1972 Nixon VS. McGovern

"McGovern Defense"

The attack ad “McGovern Defense,” was released by the Nixon campaign under the banner of the quasi-independent group “Democrats for Nixon.” All of Nixon’s advertising was overseen by his aide H.R. Haldeman, a former advertising executive with J. Walter Thompson. This ad is one of the most effective incarnations of a favorite Republican theme; that the Republicans represent military strength and that Democrats cannot be trusted as commander in chief, partly because they would cut defense spending. By using plastic toys when describing McGovern’s plans and then cutting to real footage of President Nixon on a battleship, the ad implies that only Nixon can be taken seriously as commander in chief. The other key concept expressed by the ad is the notion that the Democratic candidate is dangerously liberal. The ad effectively uses the words of McGovern’s Democratic rival Hubert Humphrey to suggest that McGovern is so far out of the mainstream that even voters from his own party are supporting Nixon. This ad strategy was a response to a demographic shift in the electorate, with working-class voters moving towards the Republican Party. The effectiveness of the ad is proven by the fact that it was virtually remade in two subsequent campaigns, as “Tank Ride” for George H.W. Bush in 1988, and “Weapons Florida” for George W. Bush in 2004.

Transcript

Museum of the Moving Image
The Living Room Candidate
"McGovern Defense," Nixon, 1972

(Drum Roll)

MALE NARRATOR: The McGovern Defense Plan. He would cut the Marines by one third, the Air Force by one third. He'd cut Navy personnel by one fourth. He would cut interceptor planes by one half, the Navy fleet by one half, and carriers from sixteen to six. Senator Hubert Humphrey had this to say about the McGovern proposal: "It isn't just cutting into the fat. It isn't just cutting into manpower. It's cutting into the very security of this country."

(Music: "Hail to the Chief")

President Nixon doesn't believe we should play games with our national security. He believes in a strong America, to negotiate for peace from strength.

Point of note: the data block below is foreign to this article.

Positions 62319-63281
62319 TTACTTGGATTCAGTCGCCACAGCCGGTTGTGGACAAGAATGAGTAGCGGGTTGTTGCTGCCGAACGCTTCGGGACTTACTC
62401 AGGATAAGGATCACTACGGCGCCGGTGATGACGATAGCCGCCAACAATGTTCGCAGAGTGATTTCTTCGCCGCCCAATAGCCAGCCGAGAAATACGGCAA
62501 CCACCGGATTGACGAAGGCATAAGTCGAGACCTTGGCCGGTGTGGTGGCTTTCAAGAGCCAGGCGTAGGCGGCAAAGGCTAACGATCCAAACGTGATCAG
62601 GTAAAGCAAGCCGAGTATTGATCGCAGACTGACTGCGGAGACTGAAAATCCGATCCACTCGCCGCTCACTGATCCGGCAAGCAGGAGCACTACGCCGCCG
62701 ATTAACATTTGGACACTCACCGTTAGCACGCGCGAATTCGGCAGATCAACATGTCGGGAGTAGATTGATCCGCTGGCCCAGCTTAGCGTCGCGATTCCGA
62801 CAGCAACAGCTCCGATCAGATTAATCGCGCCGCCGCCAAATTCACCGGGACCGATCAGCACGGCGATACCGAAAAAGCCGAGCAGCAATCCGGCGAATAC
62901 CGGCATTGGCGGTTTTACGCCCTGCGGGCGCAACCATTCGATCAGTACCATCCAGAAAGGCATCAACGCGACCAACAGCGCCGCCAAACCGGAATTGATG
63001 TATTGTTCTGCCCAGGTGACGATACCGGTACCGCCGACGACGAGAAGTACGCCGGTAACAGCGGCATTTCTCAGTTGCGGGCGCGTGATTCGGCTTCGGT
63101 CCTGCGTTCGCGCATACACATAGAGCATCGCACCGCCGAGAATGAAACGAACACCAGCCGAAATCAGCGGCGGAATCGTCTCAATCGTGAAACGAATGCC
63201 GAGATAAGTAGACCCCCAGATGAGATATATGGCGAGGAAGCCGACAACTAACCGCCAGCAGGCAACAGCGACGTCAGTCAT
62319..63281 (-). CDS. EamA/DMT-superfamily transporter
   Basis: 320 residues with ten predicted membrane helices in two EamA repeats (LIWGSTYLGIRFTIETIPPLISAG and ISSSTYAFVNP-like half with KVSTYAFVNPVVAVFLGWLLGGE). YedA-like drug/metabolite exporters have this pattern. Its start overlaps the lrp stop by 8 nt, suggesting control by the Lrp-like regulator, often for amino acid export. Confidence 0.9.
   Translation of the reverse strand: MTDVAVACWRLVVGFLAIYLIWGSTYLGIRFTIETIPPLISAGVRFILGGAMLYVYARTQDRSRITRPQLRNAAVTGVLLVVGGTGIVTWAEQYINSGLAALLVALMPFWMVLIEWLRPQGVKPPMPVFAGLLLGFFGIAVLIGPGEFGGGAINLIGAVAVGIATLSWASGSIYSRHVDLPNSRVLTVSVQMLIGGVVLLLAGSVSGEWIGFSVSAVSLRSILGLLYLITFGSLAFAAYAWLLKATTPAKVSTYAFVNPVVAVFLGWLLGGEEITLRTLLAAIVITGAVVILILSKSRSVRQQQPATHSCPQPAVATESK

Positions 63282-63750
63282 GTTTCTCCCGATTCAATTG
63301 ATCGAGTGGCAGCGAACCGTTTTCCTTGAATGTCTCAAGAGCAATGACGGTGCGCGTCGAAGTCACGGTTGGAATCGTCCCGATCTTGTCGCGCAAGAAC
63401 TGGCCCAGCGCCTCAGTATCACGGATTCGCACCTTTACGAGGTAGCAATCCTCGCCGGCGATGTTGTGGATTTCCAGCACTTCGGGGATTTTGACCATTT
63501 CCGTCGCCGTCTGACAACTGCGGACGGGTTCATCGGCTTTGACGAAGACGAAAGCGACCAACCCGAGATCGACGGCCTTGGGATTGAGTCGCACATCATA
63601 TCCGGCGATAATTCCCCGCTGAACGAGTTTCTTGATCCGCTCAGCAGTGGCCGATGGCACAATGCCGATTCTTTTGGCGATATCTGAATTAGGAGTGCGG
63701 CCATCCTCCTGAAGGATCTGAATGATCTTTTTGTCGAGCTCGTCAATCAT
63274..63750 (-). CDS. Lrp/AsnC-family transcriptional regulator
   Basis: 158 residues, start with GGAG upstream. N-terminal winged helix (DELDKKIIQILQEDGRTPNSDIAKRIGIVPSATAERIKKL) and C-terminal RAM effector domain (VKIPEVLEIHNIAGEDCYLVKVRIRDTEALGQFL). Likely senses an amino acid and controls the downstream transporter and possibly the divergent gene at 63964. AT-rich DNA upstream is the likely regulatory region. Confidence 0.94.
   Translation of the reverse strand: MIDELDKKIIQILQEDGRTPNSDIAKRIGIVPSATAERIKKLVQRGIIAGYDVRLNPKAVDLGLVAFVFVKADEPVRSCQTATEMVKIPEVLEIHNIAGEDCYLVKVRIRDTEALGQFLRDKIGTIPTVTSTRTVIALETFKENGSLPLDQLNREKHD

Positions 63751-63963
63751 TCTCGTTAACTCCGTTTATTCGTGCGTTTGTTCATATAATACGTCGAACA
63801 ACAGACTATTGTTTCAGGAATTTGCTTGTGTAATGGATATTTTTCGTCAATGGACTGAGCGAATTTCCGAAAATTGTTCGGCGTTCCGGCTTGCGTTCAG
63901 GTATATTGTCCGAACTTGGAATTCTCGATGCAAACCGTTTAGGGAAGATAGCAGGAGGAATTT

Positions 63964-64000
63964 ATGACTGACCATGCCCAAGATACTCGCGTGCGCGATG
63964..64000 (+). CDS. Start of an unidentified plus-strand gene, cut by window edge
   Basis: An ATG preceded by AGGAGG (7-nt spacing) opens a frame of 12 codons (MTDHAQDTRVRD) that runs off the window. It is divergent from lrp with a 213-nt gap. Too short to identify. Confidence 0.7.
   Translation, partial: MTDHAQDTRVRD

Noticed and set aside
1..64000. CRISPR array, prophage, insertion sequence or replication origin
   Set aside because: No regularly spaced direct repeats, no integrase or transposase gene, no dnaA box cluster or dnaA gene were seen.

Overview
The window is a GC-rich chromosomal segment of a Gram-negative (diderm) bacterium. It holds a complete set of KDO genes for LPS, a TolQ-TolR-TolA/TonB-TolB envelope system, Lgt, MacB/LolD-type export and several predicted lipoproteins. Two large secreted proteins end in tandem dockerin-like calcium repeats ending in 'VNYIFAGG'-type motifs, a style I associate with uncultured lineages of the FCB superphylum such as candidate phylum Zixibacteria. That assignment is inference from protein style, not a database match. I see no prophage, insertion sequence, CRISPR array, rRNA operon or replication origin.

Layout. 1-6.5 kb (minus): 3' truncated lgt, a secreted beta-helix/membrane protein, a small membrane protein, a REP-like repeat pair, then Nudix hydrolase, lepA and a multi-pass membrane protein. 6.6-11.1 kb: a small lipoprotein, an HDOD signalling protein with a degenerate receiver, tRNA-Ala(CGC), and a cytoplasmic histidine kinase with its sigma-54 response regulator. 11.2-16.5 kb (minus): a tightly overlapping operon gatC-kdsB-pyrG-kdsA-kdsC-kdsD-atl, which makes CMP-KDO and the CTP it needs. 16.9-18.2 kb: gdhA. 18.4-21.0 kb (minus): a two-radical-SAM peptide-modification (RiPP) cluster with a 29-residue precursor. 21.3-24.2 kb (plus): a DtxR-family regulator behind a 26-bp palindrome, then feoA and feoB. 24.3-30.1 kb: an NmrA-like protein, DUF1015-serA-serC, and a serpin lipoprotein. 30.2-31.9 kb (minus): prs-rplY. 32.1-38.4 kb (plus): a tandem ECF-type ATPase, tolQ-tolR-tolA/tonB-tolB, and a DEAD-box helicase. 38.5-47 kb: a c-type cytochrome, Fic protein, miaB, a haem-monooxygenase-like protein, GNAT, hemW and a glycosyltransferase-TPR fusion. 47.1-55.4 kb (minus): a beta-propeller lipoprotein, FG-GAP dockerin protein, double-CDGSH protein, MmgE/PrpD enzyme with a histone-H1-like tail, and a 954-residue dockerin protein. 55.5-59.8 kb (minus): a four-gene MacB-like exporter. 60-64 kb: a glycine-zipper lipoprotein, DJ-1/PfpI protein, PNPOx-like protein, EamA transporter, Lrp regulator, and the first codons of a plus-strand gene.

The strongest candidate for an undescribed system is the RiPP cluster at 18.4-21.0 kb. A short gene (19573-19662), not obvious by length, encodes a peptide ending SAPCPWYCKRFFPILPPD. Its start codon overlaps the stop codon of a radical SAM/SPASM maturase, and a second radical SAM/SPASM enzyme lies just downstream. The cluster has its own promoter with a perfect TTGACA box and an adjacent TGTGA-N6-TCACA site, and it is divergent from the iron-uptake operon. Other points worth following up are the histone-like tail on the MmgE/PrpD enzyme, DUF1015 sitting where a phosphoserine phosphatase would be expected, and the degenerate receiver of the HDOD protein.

[TEXT: DEMOCRATS FOR NIXON]

Credits

"McGovern Defense," Democrats for Nixon, 1972

Maker: The November Group

Video courtesy of the Nixon Presidential Library and Museum.

From Museum of the Moving Image, The Living Room Candidate: Presidential Campaign Commercials 1952-2012.
www.livingroomcandidate.org/commercials/1972/mcgovern-defense (accessed July 29, 2014).

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1972 Nixon McGovern Results

In 1971, President Nixon’s approval rating fell below 50 percent. Despite his 1968 promises to end the Vietnam War, the conflict was dragging on. At home, inflation and unemployment were rising. Nixon restored his popularity through several actions: he took unprecedented diplomatic trips to China and Russia; stepped up efforts to end the war by ordering the bombing of Hanoi; instituted wage and price controls; and ended the draft, partly because of the recent lowering of the voting age from 21 to 18. Nixon’s opponent, South Dakota Senator George McGovern, who won his party’s nomination with a grassroots campaign sparked by the antiwar movement, called for withdrawal from Vietnam and a significant reduction in military spending. McGovern named as his running mate Missouri Senator Thomas Eagleton, who, shortly after the convention, revealed that he had been hospitalized for depression and had received shock therapy. McGovern dropped him from the ticket and replaced him with former ambassador R. Sargent Shriver. The incident created an impression of ineptitude. McGovern was also unable to convince the public of any connection between the Nixon administration and the June break-in at the Democratic National Committee headquarters in the Watergate apartment complex.